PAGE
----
The new awards focus on ensuring that we have reliable and reproducible methods and models to assess exposure, exposure metrics, and biological response to nanomaterials. This research is also essential for the harmonization of research results and forming a scientifically sound basis for hazard assessment, as well as the safe design and development of ENMs.
"There are inconsistencies in the biological effects of ENMs reported in the scientific literature, and a major reason for this is lack of detailed characterization of the physical and chemical properties of the ENMs used in these studies," said Sri Nadadur, Ph.D., program administrator at the NIEHS. "One of our goals is to identify three or four reliable and reproducible test methods using the same ENMs by investigators across different labs."
To accomplish this, the NIEHS brought 36 investigators together on Oct. 20, 2009 in North Carolina, where the NIEHS is headquartered, to identify ENMs, assays and test systems to be utilized in these investigations in a more coordinated and integrated effort.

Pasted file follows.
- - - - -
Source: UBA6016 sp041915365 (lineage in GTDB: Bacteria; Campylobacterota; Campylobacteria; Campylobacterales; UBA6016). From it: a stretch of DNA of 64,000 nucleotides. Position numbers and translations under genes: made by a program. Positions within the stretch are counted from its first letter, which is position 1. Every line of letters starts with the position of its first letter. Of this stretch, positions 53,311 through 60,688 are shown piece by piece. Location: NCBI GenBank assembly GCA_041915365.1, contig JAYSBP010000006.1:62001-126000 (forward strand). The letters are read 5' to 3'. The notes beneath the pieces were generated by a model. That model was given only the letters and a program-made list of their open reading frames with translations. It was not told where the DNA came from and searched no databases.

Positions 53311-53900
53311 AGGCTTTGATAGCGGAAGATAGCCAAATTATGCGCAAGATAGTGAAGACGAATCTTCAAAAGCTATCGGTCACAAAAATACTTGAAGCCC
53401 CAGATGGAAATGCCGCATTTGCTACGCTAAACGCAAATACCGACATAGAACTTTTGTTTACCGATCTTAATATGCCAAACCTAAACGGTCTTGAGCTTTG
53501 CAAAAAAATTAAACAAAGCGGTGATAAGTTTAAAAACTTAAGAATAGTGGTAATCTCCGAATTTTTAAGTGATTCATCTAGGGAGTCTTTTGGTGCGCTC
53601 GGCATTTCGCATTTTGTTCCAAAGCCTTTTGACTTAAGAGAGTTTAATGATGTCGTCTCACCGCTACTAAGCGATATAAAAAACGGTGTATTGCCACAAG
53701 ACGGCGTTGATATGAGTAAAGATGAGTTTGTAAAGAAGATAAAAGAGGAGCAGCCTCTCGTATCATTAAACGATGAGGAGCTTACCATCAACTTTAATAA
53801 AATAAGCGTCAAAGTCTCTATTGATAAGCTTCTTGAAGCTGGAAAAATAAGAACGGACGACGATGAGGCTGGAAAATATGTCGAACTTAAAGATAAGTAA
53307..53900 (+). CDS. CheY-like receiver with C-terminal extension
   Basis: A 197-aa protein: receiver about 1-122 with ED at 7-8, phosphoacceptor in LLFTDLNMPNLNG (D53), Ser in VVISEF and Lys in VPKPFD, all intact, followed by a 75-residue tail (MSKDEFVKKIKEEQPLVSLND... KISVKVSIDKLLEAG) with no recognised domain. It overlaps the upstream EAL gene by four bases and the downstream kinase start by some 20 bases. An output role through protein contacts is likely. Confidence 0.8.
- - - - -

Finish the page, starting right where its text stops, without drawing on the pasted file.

The NIEHS is establishing an integrated program that will narrow its focus to identify the best methods to evaluate the health effects of nanomaterials through use of cell cultures and animal systems. After the initial meeting, grantees will meet face-to-face twice a year to share information, evaluate progress and determine next steps.
"Recovery Act funds have allowed us to expand our efforts in this important area," said Sally Tinkle, Ph.D., senior science sdvisor at the NIEHS. "We want to be sure that we come away with some better tools to assess the health and safety of nanomaterials." This NIEHS effort focused on nanomaterials supports the goals identified by the National Nanotechnology Initiative Strategy for Nanotechnology-rela
|Contact: Robin Mackar|
NIH/National Institute of Environmental Health Sciences